The Forks Forum was started around 1930. The Forum office has fairly good archives of hard copies of old newspapers from 1940 until the present day. The only hard copies of the 1930s are thanks to someone that sent some papers that they found back to the Forum at some point in time.
The old papers have very few photos not until the 1970s are there many pictures of local people and events.
Here is a story from the Forks Forum September 24, 1936 that actually had a photo of the subjects of the story with it, a very rare thing.
‘Mr. Morgenthaler , who was born in France and went to Switzerland later, came to America at the age of twenty. Mrs. Morgenthaler came from Switzerland as a child of seven with her family. The two eventually met in this country and were married at Toledo, Ohio, Aug. 1886.
Later they moved west to Seattle, where Mr. Morgenthaler was employed for a time. But, neighbors told them, in glowing terms, of the glorious country in the western Olympic Peninsula, and they became interested.
With two other men Mr. Morgenthaler sailed from Seattle to Pysht in 1891 on the old steamer Evengel, bound for Quillayute Prairie to choose a homestead site. A rough trail crossed the country about 60 miles to Mora, and it took the trio three days to make the trip. Those were three long arduous days, Mr. Morgenthaler recalls.
After selecting a site, the three men returned to Seattle and prepared to take their families to the Quillayute Prairie. Ten families made the trip in a schooner around Cape Flattery to the mouth of the Quillayute River at LaPush. One of the three passengers was K.O. Erickson, now a Port Angeles business man.
A storm arose, Mr. Morgenthaler recalls, and the schooner very nearly became a victim of the rocky “graveyard” south of LaPush. Although the party had just about given up hope, the vessel stayed off the rocks and a safe landing was finally made by aid of Indians and their canoes.
A sled road ran through the woods from the river mouth at LaPush to Quillayute Prairie and Dan Pullen had a store on the beach. The pioneers hauled their possessions by ox team to their homestead just back of Mora, and started hewing a home from the wilderness.
Move to Forks
Those were bitter days on the Prairie. The Morgenthalers found their land unsuited to crops. No money was to be had, and the only way to get any was for Mr. Morgenthaler to go in to Seattle and work. At the Prairie he could work only for eggs, butter, meat etc.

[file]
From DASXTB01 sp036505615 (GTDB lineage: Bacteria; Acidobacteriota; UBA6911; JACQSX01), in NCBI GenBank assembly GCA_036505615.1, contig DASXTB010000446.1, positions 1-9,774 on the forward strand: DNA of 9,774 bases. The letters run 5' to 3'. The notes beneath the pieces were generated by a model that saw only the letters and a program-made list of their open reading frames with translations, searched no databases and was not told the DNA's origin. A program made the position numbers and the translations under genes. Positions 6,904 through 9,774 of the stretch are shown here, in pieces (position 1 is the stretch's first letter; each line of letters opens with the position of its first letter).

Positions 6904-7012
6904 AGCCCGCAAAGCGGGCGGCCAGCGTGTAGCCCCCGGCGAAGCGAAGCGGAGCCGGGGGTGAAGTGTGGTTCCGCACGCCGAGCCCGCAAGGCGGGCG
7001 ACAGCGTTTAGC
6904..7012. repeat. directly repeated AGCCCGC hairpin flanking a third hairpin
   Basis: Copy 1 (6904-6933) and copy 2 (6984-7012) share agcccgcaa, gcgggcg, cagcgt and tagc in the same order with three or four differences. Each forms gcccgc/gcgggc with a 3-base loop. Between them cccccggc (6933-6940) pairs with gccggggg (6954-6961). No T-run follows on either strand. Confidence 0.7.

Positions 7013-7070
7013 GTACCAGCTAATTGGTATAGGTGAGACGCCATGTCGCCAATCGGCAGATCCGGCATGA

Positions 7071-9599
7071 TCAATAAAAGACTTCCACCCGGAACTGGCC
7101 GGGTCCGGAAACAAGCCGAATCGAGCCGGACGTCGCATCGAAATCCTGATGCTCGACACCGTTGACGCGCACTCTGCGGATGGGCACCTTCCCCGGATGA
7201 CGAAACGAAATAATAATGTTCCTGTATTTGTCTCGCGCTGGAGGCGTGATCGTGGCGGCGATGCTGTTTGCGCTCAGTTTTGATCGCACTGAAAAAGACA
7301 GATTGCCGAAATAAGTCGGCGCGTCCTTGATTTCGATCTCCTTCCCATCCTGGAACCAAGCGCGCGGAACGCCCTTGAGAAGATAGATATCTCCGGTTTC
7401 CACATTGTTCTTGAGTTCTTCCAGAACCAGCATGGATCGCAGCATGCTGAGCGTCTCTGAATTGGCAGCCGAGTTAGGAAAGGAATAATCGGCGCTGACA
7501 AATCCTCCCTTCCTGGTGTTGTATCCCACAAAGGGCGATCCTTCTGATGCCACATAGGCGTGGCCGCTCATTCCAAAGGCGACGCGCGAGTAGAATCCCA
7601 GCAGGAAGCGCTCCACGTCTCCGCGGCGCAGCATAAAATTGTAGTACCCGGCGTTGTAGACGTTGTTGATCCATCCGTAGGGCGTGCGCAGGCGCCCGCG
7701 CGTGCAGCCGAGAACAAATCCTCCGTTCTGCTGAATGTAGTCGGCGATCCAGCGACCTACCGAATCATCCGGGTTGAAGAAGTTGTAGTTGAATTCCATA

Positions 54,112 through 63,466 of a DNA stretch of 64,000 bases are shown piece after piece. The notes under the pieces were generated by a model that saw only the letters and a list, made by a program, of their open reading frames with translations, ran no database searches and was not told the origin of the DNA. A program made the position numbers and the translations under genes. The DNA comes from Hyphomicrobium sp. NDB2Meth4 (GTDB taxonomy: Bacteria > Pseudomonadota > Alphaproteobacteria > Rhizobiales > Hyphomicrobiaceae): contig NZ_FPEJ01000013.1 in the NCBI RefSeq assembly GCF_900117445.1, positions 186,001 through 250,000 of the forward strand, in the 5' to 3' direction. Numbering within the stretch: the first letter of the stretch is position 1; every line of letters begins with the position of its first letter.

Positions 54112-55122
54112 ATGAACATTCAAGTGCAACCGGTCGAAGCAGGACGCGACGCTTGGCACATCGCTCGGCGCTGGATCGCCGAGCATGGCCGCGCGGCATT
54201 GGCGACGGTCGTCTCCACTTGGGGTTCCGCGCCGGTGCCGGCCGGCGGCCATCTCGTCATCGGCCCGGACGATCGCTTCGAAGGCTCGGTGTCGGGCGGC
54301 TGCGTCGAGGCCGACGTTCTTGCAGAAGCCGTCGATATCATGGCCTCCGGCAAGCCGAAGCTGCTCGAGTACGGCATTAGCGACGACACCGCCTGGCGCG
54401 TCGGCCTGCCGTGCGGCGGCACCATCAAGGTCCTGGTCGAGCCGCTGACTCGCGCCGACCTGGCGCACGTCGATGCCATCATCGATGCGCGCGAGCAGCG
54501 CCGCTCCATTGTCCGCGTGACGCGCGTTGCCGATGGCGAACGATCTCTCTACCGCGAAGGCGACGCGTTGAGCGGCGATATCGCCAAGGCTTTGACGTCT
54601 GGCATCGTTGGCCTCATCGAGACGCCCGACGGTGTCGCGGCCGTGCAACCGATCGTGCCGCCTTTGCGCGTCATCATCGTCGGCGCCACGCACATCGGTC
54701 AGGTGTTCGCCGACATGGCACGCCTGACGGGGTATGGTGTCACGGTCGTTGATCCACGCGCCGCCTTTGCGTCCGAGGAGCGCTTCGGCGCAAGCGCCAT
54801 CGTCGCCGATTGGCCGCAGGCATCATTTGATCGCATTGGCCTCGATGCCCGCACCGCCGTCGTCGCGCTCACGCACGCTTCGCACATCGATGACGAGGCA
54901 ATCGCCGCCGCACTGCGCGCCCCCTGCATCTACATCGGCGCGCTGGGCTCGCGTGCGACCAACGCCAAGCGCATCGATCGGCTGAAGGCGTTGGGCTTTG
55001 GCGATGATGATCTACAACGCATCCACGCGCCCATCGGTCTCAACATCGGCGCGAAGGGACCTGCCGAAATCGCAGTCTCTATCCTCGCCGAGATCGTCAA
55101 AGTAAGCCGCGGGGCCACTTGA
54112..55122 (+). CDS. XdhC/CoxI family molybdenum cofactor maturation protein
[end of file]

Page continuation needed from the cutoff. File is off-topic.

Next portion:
As for flour and other supplies needed from the outside, one schooner a year came to LaPush in the fall, and the settlers had to get all these things for the following year at one time. One year, because of stormy weather, the boat did not stop, and there was a distressing shortage of food.
The Morgenthalers had flour, but it did not last long, as neighbors made frequent borrowing visits.
“If you wanted to go someplace you had to take your ax and a pack and cut your own way thorough,” Mr. Morgenthaler relates. “There were no roads and few trails, and those we made ourselves.”
After seven or eight years on the Quillayute Prairie the Morgenthalers turned their homestead back to the government, received a few hundred dollars cash, and bought a farm on the west side of Forks Prairie. This is the place now owned by Art Reynolds and formerly Dr. Bradley. (Editor’s note: now the Dahlgren farm on Bogachiel Way.) Paying $250 down, Mr Morgenthaler paid the rest by getting out 100,000 shakes single-handed.
The couple lived on the Forks Prairie farm, raised their family of eight children, until 1921. Influenza and pneumonia during the war had left Mr. Morgenthaler weakened for the farm life, so they moved to Port Angeles where they have remained since.
All but one of their eight children live in Clallam County. The eldest daughter, Mrs. Lily Peterson, is in Oakland CA. the others are Mrs. Pauline Danz, Port Angeles; Mrs. Pearl Oberg, Bear Creek; Mrs. Blanche Wahlgren , Forks; Mrs. Halma Fitch, Fairview; and mrs. Ruby Linton, Miss Hazel Morgenthaler and Ernest Morgenthaler of Port Angeles.
Editor’s note: Rosa Morgenthaler, age 83, passed away in July 1948 and Herman, age 85, followed a few weeks later in August.